American Curiosity

Cultures of Natural History in the Colonial British Atlantic World
Susan Scott Parrish
Paperback price: $37.50
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Publisher: Omohundro Institute and University of North Carolina Press
Imprint: OIEAHC
Cloth/Hardcover Publication Date: 02/2006
Pages: 344
Paperback ISBN: 9780807856789
Paperback Publication Date: 02/2006
Ebook ISBN: 9780807838891


Colonial America presented a new world of natural curiosities for settlers as well as the London-based scientific community. In American Curiosity, Susan Scott Parrish examines how various peoples in the British colonies understood and represented the natural world around them from the late sixteenth century through the eighteenth. Parrish shows how scientific knowledge about America, rather than flowing strictly from metropole to colony, emerged from a horizontal exchange of information across the Atlantic.

Delving into an understudied archive of letters, Parrish uncovers early descriptions of American natural phenomena as well as clues to how people in the colonies construed their own identities through the natural world. Although hierarchies of gender, class, institutional learning, place of birth or residence, and race persisted within the natural history community, the contributions of any participant were considered valuable as long as they supplied novel data or specimens from the American side of the Atlantic. Thus Anglo-American nonelites, women, Indians, and enslaved Africans all played crucial roles in gathering and relaying new information to Europe.

Recognizing a significant tradition of nature writing and representation in North America well before the Transcendentalists, American Curiosity also enlarges our notions of the scientific Enlightenment by looking beyond European centers to find a socially inclusive American base to a true transatlantic expansion of knowledge.

About The Author

Susan Scott Parrish is associate professor of English at the University of Michigan.


Ralph Waldo Emerson Award, Phi Beta Kappa Society (2006)

Jamestown Prize (2005)


“A richly detailed account of the various practices and participants involved in the production of natural history knowledge in the colonial British Atlantic world.”–Journal of the History of Science

“Brilliant chapters. . . . Wide-ranging research. . . . Parrish describes in remarkable detail the work of a large number of curious North Americans. . . . [American Curiosity] is a significant contribution to prerevolutionary social and intellectual history.”–Bloomsbury Review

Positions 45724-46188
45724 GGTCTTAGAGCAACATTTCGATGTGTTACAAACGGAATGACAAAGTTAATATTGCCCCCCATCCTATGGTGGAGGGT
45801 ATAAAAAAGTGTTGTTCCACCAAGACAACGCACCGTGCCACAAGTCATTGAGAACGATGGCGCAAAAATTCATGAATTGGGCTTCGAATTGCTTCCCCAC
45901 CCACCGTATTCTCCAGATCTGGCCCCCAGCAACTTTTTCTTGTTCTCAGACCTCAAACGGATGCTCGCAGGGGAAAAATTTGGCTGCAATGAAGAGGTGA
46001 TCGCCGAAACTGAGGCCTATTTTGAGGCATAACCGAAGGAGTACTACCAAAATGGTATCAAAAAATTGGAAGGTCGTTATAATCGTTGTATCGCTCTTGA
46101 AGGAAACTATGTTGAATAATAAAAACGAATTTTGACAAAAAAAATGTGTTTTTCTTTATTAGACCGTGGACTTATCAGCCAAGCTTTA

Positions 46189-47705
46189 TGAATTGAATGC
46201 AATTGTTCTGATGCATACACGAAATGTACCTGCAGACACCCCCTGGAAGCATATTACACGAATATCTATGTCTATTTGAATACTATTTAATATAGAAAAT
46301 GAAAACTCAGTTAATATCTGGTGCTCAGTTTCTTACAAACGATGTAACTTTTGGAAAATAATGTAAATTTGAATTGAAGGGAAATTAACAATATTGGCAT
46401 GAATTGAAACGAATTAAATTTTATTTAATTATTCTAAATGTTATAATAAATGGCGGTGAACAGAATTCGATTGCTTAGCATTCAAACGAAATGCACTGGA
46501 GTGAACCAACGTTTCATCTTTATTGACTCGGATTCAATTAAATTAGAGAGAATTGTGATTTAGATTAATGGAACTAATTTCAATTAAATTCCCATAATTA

“Full of fascinating moments and of telling intersections.”–American Historical Review

“A treasure trove of visual and written sources. . . . A fresh and valuable addition to the field. . . . Offer[s] an authoritative study which will appeal to scholars working in a wide range of disciplines.”–Journal of American Studies

“[Advances] historical understanding of colonial natural history in ways that specialists have demanded but not pursued, and will force them to rethink the categories they employ.”–Journal of the Early Republic

“A major contribution to many fields . . . should appeal to an interdisciplinary audience.”–New England Quarterly

“Marvelous, meticulous, and original. . . . An outstanding work of historical recovery, beautifully executed, closely argued, and laden with telling quotations. . . . Richly suggestive, if not fundamental, for future studies.”–William and Mary Quarterly

“An essential book for anyone with an interest in how natural knowledge was acquired, circulated, and understood within the eighteenth-century Atlantic world.”–Winterthur Portfolio

“Involves close readings of a . . . wide variety of texts in the genres and medias concerned with natural history. Pastoral poetry, sermons, travel accounts, and especially travel accounts are all set firmly against the more formal, propagandist and myopic publications of the Royal Society.”–The Journal of Interdisciplinary History

“[A] fascinating and important study of the natural world. . . . Parrish explores a topic not much discussed by early Americanists, and she does so convincingly and intelligently.”–Canadian Journal of History

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